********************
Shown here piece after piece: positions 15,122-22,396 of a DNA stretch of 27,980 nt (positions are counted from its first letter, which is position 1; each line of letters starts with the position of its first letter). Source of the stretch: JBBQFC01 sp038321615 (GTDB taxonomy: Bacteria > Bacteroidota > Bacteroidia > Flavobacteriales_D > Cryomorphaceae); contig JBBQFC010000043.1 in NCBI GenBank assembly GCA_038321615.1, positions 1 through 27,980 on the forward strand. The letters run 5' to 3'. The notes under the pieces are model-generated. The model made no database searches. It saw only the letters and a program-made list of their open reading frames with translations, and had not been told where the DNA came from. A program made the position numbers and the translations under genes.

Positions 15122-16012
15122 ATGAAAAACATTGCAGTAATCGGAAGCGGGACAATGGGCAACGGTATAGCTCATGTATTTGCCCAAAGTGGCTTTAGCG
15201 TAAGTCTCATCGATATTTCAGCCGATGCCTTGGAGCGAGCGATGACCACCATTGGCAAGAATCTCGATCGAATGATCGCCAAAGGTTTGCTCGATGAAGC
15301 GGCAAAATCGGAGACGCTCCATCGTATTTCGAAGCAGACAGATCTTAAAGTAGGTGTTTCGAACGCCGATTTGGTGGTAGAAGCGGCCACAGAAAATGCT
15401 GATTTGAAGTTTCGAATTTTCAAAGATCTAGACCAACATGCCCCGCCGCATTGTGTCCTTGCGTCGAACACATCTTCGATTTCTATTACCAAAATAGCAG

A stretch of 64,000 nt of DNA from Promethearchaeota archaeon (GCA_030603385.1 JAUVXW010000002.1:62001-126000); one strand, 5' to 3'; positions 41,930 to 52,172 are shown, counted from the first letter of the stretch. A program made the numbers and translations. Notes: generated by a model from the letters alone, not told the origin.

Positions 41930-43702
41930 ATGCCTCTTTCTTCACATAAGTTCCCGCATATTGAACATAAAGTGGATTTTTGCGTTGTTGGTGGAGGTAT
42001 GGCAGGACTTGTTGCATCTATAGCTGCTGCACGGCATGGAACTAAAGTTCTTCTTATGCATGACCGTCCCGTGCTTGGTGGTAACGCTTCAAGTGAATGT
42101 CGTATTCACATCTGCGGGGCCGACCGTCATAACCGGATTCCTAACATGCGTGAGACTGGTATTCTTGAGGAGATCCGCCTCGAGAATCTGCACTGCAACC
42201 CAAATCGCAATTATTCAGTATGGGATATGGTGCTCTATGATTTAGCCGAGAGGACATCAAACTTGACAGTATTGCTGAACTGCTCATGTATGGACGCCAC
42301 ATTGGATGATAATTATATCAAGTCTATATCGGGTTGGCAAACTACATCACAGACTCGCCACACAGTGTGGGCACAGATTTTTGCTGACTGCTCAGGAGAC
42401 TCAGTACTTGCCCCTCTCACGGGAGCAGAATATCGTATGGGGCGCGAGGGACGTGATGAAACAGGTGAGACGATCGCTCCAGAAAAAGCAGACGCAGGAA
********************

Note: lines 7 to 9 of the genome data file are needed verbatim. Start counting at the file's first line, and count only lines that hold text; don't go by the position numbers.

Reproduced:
A stretch of 64,000 nt of DNA from Promethearchaeota archaeon (GCA_030603385.1 JAUVXW010000002.1:62001-126000); one strand, 5' to 3'; positions 41,930 to 52,172 are shown, counted from the first letter of the stretch. A program made the numbers and translations. Notes: generated by a model from the letters alone, not told the origin.

Positions 41930-43702
41930 ATGCCTCTTTCTTCACATAAGTTCCCGCATATTGAACATAAAGTGGATTTTTGCGTTGTTGGTGGAGGTAT